Phoenix Artist Constance McBride on How Aging and Her Mother's Alzheimer's Influence Her Work
Phoenix artist Constance McBride in her home studio.
Courtesy of the artist
What happens in the studio shouldn’t always stay in the studio. Studio Visit Q+A is a weekly series that profiles artists in their studios. We ask them questions, they provide answers, and then we have a nice discussion about their work. This week: Phoenix artist Constance McBride.
Constance McBride is an artist who's most well-known through the clay world and her membership at Roosevelt Row gallery and collective Eye Lounge, where she currently serves as co-president. Her first solo exhibition, “Timescapes,” took place there last year. Now, McBride is working towards her second solo exhibition with Eye Lounge set for October. We sat down and chatted in her Phoenix home studio and discussed her work.
McBride started off in art school, but ended up with a business degree. While working in her field, she took art classes here and there and eventually, after living in Phoenix for several years, decided to leave her career to pursue art. She recalls looking out the window of her desert home and wondering what was even out there in terms of art. She searched online and found the Arizona Clay Association and contacted Mishy Katz about taking some classes. It turned out that Katz was actually McBride’s neighbor.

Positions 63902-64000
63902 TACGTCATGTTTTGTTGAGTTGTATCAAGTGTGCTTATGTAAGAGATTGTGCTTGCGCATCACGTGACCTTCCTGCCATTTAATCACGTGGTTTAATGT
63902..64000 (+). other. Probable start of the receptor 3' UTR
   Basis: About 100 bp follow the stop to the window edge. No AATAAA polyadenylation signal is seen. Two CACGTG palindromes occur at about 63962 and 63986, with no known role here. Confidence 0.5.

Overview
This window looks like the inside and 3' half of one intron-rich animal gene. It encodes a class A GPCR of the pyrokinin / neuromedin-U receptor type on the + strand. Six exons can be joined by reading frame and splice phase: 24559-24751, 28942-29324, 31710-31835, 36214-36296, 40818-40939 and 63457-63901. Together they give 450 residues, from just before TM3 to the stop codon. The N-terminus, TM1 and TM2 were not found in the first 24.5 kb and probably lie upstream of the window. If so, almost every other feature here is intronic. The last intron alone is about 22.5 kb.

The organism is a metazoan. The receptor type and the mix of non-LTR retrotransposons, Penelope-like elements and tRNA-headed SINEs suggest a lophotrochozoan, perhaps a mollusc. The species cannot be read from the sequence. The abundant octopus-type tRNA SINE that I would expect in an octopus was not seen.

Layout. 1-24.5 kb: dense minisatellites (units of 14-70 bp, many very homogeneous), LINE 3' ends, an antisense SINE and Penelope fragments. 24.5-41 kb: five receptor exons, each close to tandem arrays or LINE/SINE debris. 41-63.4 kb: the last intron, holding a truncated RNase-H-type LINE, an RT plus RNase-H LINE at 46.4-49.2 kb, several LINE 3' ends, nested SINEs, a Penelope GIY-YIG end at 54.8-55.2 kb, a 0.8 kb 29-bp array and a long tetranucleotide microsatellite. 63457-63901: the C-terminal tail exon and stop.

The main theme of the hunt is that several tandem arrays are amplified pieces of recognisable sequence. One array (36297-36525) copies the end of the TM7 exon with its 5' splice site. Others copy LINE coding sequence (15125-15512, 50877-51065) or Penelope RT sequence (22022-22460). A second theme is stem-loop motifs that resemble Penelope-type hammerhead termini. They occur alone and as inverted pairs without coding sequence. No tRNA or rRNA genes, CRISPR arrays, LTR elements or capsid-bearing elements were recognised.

Work in progress and materials in McBride's studio.
From there, McBride took as many classes as she could in ceramics and sculpture at Paradise Valley Community College and honed her skills before joining Eye Lounge. Much of her work up to this point has a lot to do with the body and aging. In 2012, she started a body of work specifically about her late mother, who had recently been diagnosed with Alzheimer’s disease. For McBride, the work was as much about her personal experience with this as it was about the issue of aging and death on a cultural level.